Saturday, March 13, 2010

Growing--Creative Green Living

You may be wondering what these two photos have in common. They illustrate, on a small scale, an important feature of a green creative everyday life: the trio of Repair, Recycle, and Reuse. Your favorite applications of this principle will probably be different from ours, but each of us helps preserve the earth as well as our family budget when we follow this path.
When one of our favorite blankets got too worn on the top edge and was shedding little fuzz balls, I decided to find some blanket binding and repair it. For the price of a modest sewing store notion and a little time at the sewing machine, we have a newly usable blanket. One of my mantras, going back to our early married student days, is that things cost either money or time (or sometimes some of each). When time is in short supply, it may not be feasible or wise to spend it mending old blankets. When there is more time (and you're cheap!), a repair may be worthwhile.
The other photo shows our humble compost bin. Since we eat large quantities of fresh fruits and vegetables and since Mark loves gardening, we decided to start keeping compost. That very week, Mark saw this bin out at the curb for trash on his exercise walk--a small serendipity for a happy scavenger. Although it had no top, we gave it a try--Mark fearing that animals would get into it and make a mess. Well, no mess after a couple years of use, so it will do. We are lazy composters, not bothering to turn the compost or making much of a project of it. We simply collect scraps in a plastic container with a tight lid, kept under the kitchen sink. When it's full, we dump the contents in our bin, cover it with "brown" material (mostly dried leaves from a pile we keep next to the bin), and pour one watering can full of water over the top. Whenever Mark needs to feed plants or enrich soil, he opens a door at the bottom of the bin and scoops out amazingly rich organic material. Except for eggshells, we don't put any animal related material in the compost, but we do include used tea bags and filters full of used coffee grounds. Our trees and plants flourish on their gourmet feast!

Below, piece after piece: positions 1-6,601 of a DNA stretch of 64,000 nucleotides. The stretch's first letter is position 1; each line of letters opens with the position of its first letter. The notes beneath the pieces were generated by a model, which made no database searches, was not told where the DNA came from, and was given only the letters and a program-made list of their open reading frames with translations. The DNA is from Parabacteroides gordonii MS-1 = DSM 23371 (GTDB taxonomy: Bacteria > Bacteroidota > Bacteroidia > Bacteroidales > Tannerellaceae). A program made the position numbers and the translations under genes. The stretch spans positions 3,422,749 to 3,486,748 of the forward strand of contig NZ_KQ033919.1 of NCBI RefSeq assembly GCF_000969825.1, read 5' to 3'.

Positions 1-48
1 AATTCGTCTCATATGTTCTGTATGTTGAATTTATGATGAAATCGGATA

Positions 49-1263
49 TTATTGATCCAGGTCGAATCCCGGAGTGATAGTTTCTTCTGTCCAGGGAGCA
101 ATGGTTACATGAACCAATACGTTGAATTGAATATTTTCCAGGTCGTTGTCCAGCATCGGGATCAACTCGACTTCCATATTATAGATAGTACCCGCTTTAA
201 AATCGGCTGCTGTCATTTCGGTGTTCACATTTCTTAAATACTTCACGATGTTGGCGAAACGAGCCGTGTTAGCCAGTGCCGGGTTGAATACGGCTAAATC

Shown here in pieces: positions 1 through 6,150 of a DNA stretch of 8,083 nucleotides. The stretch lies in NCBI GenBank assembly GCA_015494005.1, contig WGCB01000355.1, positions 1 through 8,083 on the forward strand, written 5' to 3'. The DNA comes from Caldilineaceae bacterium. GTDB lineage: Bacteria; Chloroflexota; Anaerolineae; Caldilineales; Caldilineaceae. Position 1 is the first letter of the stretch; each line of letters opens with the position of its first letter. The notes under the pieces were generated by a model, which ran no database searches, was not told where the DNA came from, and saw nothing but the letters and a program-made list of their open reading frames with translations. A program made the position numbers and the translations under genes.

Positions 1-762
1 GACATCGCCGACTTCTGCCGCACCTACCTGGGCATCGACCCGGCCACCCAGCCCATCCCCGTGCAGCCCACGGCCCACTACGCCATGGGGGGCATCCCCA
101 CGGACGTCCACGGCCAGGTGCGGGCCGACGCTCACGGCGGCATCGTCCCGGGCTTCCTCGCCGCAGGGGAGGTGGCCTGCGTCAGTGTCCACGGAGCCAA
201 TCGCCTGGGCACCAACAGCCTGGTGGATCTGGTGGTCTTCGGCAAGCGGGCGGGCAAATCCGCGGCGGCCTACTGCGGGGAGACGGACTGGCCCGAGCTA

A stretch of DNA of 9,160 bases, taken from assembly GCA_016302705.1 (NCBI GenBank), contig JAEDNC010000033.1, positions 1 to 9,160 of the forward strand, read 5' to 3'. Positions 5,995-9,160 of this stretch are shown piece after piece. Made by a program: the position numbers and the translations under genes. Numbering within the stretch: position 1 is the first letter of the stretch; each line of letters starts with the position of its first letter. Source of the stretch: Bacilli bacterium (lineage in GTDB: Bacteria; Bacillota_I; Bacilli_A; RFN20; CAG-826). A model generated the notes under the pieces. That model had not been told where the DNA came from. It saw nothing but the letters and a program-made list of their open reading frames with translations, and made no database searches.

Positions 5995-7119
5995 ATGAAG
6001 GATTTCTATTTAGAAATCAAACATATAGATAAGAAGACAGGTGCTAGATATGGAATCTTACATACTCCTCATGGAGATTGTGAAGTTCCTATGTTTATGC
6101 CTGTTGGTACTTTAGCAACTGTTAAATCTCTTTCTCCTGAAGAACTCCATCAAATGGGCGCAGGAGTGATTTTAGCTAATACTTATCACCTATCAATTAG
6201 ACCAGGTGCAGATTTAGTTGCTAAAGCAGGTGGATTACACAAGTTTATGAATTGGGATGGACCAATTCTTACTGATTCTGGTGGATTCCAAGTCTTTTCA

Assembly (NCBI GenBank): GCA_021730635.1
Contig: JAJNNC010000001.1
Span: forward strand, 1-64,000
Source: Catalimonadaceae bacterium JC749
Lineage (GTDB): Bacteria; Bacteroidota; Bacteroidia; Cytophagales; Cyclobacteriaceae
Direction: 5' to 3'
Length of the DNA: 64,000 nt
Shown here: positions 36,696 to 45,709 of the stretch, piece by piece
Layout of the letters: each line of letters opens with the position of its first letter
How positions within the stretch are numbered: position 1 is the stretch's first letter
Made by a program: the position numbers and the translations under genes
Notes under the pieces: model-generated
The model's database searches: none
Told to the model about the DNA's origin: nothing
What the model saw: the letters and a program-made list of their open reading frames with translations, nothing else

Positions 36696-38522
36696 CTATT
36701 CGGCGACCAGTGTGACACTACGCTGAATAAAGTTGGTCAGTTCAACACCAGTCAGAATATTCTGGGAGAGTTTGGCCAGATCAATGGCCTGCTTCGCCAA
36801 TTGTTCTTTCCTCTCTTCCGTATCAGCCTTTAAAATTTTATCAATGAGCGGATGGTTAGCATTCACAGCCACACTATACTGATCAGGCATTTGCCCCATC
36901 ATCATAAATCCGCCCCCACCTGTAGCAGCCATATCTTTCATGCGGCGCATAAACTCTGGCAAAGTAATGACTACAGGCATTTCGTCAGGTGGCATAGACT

Question of the day: How does your family follow the Repair, Reuse, and Recycle principle?


  1. I so wish we could recycle here, Mary. In town the people get recycle pick up. Here we do not. I haven't a clue where we could even take the stuff as we are out in the middle of the boonies. I've always thought composting was a fabulous idea and it is something I've always wanted to try. You can put papers in there as well, yes? I have always been a rabid recycler when having a pickup. I also am a re-use fan and do it as much as possible.

  2. I agree, Autumn; it is really frustrating when motivated recyclers don't even have a place provided for them to drop things off. I am sure you do everything else you can for the environment. Composting is great, and this is a good time of the year for you to start now that it will be getting warmer in your area. The process (obviously) goes faster in warmer weather. I think you are right about newspapers; our friends who own a small organic farm use newspapers as compost. However, in a compost bin, there may be a certain proportion that is best--you could check around on-line for a more informed answer than mine. Once you start, and especially once several months have passed and you dig out the first rich compost for your plants, you will be glad you did it.